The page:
It is always with such things as this in mind that I read transgender legal scholarship. As dispassionate and ‘objective’ as I try to peruse the readings on law and trans people, I find again and again that I am simply unable to divorce my lived, and embodied reality from that reading. A while ago I simply decided I should stop trying to distance myself; this was my life, after all. What cis privilege refers to is precisely the fact that the above scene I described is something a cis person almost never has to deal with concerning airport security. Or anything else in their day to day life. The definition of cis privilege is precisely that one can live a life where their gender is legally recognised as being beyond reproach.
In analysing the place of transgender and transsexual people in the theorising of various disciplines one finds several common threads that link together the entire enterprise. Society can often be quite messy and yet paradoxically can also be found to have identifiable mechanisms of operation that grind certain social forces inexorably forward. So what am I getting at with this? What are the common threads? Well, with the invaluable assistance of an expert social theorist who happens to be a trans woman, I believe I have found four.
Trans people are not the only group of people hard done by social and political theory; there is a lot to be learned from analysing how theoretical paradigms have utterly excluded other marginalised peoples. In her 2007 book Southern Theory, sociologist Raewyn Connell articulates an excellent exegesis of Western social theory that lays bare its deeply Eurocentric assumptions as well as the colonial enterprise that underlay it. The colonised world, she says, was merely a data mine whose raw numbers would be exported back to ‘the metropole’ (Europe and America) for theoretical production that would then come together as a definitive vision of the colonised. In this way the relationship between coloniser and colonised is no different when regarding the academic realm as opposed to, say, the political or industrial ones.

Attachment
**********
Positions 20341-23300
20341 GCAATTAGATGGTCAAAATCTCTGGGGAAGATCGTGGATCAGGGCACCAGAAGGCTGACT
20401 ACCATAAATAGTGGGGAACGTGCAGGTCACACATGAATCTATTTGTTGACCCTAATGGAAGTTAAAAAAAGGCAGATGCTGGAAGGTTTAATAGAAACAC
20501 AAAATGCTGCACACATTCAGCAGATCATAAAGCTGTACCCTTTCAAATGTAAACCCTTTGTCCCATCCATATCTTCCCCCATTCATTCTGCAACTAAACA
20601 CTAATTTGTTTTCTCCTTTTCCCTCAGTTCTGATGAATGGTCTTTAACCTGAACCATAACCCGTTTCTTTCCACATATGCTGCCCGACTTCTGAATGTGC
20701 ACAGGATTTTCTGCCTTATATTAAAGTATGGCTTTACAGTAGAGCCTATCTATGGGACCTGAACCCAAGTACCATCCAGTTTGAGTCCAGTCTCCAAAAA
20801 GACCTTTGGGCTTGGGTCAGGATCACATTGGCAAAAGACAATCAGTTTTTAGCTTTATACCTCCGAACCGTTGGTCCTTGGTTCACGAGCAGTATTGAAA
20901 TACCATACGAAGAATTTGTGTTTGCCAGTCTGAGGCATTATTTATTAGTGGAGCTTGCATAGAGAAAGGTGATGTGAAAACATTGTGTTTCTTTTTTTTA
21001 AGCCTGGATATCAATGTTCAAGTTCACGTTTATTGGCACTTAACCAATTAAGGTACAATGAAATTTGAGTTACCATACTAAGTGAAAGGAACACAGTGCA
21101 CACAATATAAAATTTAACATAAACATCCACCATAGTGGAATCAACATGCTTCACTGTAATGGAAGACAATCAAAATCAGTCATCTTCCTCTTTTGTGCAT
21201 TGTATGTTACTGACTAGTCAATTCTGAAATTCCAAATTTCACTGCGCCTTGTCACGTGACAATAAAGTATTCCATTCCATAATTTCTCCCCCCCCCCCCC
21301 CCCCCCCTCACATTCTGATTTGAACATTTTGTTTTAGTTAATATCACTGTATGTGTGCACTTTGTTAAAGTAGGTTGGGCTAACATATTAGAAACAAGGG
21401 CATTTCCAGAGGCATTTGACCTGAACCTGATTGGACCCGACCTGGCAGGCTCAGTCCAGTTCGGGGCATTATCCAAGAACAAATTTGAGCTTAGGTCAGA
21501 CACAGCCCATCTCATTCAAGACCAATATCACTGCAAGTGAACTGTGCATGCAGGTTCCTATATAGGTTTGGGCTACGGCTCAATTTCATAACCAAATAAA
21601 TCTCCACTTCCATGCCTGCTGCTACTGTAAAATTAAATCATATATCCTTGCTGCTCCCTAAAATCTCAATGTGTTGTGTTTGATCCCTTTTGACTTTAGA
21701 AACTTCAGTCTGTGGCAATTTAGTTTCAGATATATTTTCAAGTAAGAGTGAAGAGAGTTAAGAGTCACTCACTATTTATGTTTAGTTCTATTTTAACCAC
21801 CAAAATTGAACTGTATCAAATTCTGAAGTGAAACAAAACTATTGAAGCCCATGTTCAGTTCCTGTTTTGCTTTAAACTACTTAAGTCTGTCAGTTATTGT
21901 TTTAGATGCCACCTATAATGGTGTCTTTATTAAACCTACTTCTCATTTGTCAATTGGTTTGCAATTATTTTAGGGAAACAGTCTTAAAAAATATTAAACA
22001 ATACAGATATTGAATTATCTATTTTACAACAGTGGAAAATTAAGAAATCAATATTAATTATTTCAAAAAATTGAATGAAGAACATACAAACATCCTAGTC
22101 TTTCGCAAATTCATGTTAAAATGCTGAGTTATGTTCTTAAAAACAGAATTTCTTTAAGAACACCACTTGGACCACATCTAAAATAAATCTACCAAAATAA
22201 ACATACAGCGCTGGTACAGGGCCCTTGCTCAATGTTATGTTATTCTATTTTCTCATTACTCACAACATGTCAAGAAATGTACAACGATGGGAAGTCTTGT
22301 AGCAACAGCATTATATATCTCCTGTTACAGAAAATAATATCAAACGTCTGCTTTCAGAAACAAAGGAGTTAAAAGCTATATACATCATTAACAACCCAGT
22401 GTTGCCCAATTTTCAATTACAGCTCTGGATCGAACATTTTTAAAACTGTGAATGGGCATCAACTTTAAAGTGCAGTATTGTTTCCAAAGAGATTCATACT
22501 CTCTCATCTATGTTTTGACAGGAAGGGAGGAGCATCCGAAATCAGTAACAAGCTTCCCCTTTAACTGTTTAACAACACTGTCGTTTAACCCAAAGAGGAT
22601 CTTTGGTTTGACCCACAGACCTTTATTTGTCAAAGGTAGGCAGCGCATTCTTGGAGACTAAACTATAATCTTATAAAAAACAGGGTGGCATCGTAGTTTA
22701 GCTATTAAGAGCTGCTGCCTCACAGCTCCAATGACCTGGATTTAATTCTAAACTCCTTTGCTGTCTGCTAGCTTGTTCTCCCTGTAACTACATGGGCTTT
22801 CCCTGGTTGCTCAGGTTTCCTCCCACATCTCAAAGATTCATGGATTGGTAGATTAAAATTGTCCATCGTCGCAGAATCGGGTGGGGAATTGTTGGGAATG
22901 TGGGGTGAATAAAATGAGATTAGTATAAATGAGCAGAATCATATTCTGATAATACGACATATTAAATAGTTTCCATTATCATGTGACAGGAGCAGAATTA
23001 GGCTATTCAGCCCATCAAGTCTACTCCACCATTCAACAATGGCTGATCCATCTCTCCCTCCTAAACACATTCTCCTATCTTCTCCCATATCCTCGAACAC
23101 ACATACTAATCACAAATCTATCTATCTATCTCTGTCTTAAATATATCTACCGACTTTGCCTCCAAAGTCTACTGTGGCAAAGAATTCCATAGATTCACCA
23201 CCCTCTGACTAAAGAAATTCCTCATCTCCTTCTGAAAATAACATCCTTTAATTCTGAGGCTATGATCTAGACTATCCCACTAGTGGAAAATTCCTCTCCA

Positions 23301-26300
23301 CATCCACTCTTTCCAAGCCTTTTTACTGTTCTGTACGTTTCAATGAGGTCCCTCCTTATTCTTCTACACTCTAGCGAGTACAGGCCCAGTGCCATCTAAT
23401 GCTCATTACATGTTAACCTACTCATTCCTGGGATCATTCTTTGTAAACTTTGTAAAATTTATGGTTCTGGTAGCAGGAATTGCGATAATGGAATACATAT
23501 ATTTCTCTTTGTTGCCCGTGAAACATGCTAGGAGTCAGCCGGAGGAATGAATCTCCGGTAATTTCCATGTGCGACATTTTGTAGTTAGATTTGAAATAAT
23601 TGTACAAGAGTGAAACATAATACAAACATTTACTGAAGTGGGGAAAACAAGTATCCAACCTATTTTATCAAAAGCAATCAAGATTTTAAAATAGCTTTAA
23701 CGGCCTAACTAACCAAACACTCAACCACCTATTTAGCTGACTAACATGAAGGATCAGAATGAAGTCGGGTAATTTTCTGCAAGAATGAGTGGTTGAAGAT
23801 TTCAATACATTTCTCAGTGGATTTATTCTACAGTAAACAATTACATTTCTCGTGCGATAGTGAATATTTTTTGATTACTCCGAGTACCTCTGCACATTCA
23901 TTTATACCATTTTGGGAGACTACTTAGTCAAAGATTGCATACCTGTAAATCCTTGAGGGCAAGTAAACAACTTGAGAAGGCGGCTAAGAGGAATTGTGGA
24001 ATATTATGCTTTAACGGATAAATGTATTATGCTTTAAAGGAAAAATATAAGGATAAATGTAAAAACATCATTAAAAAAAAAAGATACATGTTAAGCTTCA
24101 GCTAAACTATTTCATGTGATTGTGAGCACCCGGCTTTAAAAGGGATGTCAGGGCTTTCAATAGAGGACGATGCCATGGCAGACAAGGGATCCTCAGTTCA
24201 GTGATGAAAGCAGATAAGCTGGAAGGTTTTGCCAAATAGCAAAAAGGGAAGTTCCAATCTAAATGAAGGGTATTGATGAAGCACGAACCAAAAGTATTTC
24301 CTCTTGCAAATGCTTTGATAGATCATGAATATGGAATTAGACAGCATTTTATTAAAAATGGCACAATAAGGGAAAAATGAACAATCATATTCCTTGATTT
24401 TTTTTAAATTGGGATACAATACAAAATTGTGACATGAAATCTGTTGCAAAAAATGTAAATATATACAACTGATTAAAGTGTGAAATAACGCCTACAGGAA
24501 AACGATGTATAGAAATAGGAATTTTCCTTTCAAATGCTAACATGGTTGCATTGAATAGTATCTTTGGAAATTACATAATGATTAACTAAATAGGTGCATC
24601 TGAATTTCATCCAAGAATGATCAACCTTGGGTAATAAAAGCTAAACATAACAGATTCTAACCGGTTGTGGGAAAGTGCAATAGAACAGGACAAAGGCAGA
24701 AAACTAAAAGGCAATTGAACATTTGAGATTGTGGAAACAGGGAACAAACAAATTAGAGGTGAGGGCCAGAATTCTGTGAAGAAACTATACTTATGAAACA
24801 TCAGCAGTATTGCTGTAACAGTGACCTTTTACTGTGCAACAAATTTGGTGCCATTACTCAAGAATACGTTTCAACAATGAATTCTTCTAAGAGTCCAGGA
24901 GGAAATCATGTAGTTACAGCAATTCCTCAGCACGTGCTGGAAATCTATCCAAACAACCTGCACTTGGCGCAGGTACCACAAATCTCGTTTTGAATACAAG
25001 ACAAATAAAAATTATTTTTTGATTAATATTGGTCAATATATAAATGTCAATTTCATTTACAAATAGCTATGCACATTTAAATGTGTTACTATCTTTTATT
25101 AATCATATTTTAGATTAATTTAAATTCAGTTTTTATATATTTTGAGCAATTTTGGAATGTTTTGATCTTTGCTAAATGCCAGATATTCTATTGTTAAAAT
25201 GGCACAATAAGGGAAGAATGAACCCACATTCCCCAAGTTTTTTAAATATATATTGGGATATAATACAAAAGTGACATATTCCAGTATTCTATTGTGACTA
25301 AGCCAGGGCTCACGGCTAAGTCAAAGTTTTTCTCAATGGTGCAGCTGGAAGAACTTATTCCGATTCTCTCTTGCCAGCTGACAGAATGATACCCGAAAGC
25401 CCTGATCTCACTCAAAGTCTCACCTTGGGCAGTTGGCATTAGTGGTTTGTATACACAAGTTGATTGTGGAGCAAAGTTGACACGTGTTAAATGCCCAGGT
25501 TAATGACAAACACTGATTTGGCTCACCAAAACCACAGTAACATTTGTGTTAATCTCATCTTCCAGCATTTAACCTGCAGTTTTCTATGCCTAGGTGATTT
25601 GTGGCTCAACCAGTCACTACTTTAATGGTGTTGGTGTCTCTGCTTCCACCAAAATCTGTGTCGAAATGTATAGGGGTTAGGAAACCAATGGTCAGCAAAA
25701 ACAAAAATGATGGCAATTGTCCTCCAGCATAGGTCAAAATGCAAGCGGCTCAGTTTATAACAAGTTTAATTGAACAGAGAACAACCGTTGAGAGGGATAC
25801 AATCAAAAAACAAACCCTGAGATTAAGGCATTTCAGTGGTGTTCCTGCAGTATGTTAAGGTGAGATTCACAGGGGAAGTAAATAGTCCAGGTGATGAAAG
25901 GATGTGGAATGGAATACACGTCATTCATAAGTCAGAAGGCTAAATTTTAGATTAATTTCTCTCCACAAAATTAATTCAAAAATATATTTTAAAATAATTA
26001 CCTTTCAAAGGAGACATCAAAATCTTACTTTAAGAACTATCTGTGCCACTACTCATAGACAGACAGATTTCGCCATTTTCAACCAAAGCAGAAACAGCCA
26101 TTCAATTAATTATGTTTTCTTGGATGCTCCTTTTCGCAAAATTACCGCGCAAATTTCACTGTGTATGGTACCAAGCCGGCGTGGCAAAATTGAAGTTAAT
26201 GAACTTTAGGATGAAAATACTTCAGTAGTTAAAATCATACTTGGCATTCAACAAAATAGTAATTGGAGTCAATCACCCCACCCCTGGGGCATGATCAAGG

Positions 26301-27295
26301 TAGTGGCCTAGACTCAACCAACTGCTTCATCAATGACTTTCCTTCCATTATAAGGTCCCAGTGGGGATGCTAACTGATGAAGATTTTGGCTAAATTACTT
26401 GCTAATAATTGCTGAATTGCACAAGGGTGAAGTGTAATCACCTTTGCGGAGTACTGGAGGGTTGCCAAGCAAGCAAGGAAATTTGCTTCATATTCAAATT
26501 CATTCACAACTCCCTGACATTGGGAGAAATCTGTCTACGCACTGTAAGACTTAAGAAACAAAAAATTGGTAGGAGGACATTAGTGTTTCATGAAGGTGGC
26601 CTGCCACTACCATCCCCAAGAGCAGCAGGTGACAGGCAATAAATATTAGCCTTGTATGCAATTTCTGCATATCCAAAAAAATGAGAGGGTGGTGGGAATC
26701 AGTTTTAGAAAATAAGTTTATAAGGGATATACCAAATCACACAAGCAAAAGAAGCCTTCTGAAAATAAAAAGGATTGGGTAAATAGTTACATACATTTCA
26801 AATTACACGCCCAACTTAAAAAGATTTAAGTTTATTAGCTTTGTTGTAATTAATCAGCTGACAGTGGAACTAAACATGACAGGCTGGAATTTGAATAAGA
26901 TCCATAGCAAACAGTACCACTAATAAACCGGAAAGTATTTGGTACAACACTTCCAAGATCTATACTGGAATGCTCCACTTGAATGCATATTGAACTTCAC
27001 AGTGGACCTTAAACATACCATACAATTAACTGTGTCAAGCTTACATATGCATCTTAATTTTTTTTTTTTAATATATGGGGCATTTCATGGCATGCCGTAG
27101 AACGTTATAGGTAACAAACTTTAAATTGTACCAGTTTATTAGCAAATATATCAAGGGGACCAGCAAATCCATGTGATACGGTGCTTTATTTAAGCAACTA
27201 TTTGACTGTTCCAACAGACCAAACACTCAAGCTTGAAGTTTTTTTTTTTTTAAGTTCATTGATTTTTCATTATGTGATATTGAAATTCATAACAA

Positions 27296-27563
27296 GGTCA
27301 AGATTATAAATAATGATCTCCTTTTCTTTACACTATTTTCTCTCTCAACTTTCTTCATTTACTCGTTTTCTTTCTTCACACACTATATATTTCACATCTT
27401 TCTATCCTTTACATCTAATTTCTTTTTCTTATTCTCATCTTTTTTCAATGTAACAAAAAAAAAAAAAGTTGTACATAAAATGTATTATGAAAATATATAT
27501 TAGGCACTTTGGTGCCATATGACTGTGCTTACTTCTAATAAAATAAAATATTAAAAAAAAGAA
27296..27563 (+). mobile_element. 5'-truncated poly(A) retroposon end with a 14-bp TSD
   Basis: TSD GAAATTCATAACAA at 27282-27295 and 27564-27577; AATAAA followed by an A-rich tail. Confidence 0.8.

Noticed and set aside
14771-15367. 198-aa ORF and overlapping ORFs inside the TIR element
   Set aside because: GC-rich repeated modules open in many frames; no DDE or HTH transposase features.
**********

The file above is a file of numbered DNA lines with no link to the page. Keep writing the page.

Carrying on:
The links to how academics conceptualise and (more importantly) use trans people are quite clear here. Metaphors of colonisation are quite useful for discussing vastly unequal social dynamics within Western countries as well; histories of appropriation and exploitation are certainly not limited to the majority world and ‘data mines’ can be found just down the street from where I’m sitting as surely as they can in Ghana or Pakistan or Aboriginal Australia. What’s more the trouble with such theory is not just that they appropriate, misuse, and distort the experiences of the colonised, but that in other instances (particularly in the weaving of generic theories of society) they are ignored altogether. Connell has identified four movements of colonialist academia that she says characterise most attempts to theorise about society: the claim of universality, reading from the centre, gestures of exclusion, and grand erasure. I will go through each in turn and discuss their relevance to gender theory and trans folk specifically.